Summer 2017 saw Barnatan make his BBC Proms debut, playing Ravel’s Piano Concerto in G with Kazushi Ono and the BBC Symphony at London’s Royal Albert Hall. Highlights of the 2017-18 season also included three performances of Alan Fletcher’s new piano concerto: the world premiere in Aspen, a season-opening performance in the Hollywood Bowl with the commissioning Los Angeles Philharmonic, and a reprise with the Atlanta Symphony and Robert Spano. With the Minnesota Orchestra and Osmo Vänskä he played Tchaikovsky’s First Piano Concerto on New Year’s Eve, followed by a Midwest tour culminating in Chicago, and with the same forces he returned to the BBC Proms in summer 2018. The season also included debuts with the London and Helsinki Philharmonic Orchestras; a return to the Cincinnati Orchestra for Barber’s notoriously difficult Piano Concerto; and solo recitals at London’s Wigmore Hall and Southbank Centre, New York’s 92nd Street Y, and with the Vancouver Recital Society. He gave collaborative recitals at Carnegie Hall and Philadelphia’s Kimmel Center with soprano Renée Fleming, curated and played in a multi-concert Schubert festival for the La Jolla Music Society, and toured the U.S. and Europe with Alisa Weilerstein, including concerts at Carnegie Hall and Wigmore Hall.

A regular performer with many of the world’s foremost orchestras and conductors, the pianist recently completed his third and final season as the inaugural Artist-in-Association of the New York Philharmonic. Recent orchestral debuts include the Chicago, Baltimore, Fort Worth, Indianapolis, Nashville, San Diego, and Seattle Symphony Orchestras, as well as the Leipzig Gewandhaus Orchestra, Hong Kong Philharmonic, and Royal Stockholm Philharmonic. Other recent highlights include a complete Beethoven concerto cycle in Marseilles; a performance of Copland’s jazz-inflected Piano Concerto with the San Francisco Symphony and Michael Tilson Thomas in San Francisco and at Carnegie Hall; and a U.S. tour with the Academy of St. Martin in the Fields, playing and conducting Mozart and Shostakovich from the keyboard and premiering a newly commissioned concerto by Alasdair Nicolson.

A sought-after chamber musician, Barnatan was a member of the Chamber Music Society of Lincoln Center’s CMS Two program from 2006 to 2009, and continues to make regular CMS appearances in New York and on tour. His passion for contemporary music sees him commission and perform many works by living composers, including premieres of pieces by Thomas Adès, Sebastian Currier, Avner Dorman, Joseph Hallman, Alasdair Nicolson, Andrew Norman, Matthias Pintscher, and others. He has given multiple solo recitals at internationally acclaimed venues including the Celebrity Series of Boston, Chicago’s Harris Theater, and London’s Wigmore Hall, and collaborated with the Mark Morris Dance Group at New York’s Mostly Mozart Festival in both 2016 and 2018.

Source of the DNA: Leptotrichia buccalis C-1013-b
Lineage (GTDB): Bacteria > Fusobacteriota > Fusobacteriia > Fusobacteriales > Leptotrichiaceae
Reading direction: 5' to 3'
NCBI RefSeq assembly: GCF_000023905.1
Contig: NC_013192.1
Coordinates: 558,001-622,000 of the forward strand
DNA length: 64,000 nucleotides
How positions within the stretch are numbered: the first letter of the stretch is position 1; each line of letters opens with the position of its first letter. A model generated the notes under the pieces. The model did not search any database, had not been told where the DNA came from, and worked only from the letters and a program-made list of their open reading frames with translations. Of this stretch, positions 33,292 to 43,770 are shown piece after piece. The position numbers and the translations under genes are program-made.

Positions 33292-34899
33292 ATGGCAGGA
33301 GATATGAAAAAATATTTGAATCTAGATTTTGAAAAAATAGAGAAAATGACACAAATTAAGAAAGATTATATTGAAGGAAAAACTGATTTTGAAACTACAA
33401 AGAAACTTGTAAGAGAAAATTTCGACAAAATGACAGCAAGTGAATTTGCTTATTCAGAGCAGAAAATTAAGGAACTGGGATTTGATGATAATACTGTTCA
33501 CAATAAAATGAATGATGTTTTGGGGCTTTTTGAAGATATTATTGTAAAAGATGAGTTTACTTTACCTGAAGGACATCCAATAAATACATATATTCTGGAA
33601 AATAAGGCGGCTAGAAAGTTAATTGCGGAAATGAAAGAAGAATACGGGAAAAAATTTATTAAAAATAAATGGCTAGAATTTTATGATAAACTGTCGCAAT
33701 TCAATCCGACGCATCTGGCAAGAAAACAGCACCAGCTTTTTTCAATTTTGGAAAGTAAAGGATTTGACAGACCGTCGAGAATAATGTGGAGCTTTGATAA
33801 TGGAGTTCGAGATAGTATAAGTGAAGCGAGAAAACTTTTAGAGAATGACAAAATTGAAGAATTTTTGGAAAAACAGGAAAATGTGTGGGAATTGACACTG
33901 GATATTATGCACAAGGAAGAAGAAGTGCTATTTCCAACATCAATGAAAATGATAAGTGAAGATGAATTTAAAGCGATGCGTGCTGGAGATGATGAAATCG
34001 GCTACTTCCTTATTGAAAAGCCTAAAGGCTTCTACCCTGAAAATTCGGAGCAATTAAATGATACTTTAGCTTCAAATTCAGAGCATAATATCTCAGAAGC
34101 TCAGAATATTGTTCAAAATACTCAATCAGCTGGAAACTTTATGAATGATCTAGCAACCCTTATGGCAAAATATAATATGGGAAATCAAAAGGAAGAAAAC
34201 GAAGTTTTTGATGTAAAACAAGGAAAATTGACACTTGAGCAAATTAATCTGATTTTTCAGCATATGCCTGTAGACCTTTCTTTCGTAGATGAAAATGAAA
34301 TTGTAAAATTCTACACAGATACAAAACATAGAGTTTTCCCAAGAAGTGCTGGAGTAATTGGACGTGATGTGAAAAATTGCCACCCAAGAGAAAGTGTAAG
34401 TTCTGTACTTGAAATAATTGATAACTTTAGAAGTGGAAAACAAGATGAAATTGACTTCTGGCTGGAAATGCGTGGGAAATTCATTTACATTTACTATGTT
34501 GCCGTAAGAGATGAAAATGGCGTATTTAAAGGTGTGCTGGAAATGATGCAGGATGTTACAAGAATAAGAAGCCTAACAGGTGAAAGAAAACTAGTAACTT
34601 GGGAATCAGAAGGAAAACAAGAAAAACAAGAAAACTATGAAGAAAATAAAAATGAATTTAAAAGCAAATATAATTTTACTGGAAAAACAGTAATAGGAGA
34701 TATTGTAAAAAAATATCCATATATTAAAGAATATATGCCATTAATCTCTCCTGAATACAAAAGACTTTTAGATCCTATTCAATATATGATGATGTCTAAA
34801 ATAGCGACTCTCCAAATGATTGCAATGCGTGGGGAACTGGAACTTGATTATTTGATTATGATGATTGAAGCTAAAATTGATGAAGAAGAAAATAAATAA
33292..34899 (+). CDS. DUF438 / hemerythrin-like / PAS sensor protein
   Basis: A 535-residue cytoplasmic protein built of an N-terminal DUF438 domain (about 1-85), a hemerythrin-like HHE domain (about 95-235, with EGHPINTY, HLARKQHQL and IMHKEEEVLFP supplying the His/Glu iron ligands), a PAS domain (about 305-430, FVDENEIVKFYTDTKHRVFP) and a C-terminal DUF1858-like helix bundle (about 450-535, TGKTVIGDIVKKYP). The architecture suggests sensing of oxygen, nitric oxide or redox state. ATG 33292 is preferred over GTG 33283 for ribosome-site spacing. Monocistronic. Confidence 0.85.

Barnatan’s most recent album release is a live recording of Messiaen’s 90-minute masterpiece Des canyons aux étoiles (“From the Canyons to the Stars”), in which he played the exceptionally challenging solo piano part at the Santa Fe Chamber Music Festival. In 2015 he released Rachmaninov & Chopin: Cello Sonatas on Decca Classics with Alisa Weilerstein, earning rave reviews on both sides of the Atlantic. His most recent solo recording, of Schubert’s late piano sonatas, was released by Avie in September 2013, winning praise from such publications as Gramophone and BBC Music, while his account of the great A-major Sonata (D. 959) was chosen by BBC Radio 3 as one of the all-time best recordings of the piece. His 2012 album, Darknesse Visible, debuted in the Top 25 on the Billboard Traditional Classical chart and received universal critical acclaim, being named BBC Music’s “Instrumentalist CD of the Month” and winning a coveted place on the New York Times’ “Best of 2012” list. He made his solo recording debut with a Schubert album, released by Bridge Records in 2006, that prompted Gramophone to hail him as “a born Schubertian” and London’s Evening Standard to call him “a true poet of the keyboard: refined, searching, unfailingly communicative.” Next Barnatan looks forward to the release of Beethoven’s five piano concertos, which he recorded with Alan Gilbert and the Academy of St. Martin in the Fields, marking the orchestra’s first complete recording of the cycle.

Born in Tel Aviv in 1979, Inon Barnatan started playing the piano at the age of three, when his parents discovered his perfect pitch, and made his orchestral debut at eleven. His musical education connects him to some of the 20th century’s most illustrious pianists and teachers: he studied first with Professor Victor Derevianko, a student of the Russian master Heinrich Neuhaus, before moving to London in 1997 to study at the Royal Academy of Music with Christopher Elton and Maria Curcio, a student of the legendary Artur Schnabel. Leon Fleisher has also been an influential teacher and mentor. Barnatan currently resides in New York City. For more information, visit www.inonbarnatan.com.

Inon Barnatan, piano
Program Notes Audio
IVES - Three Places in New England (5 min)
BEETHOVEN - Piano Concerto No. 4 (35 min)
BEETHOVEN - Symphony No. 6, Pastoral (44 min)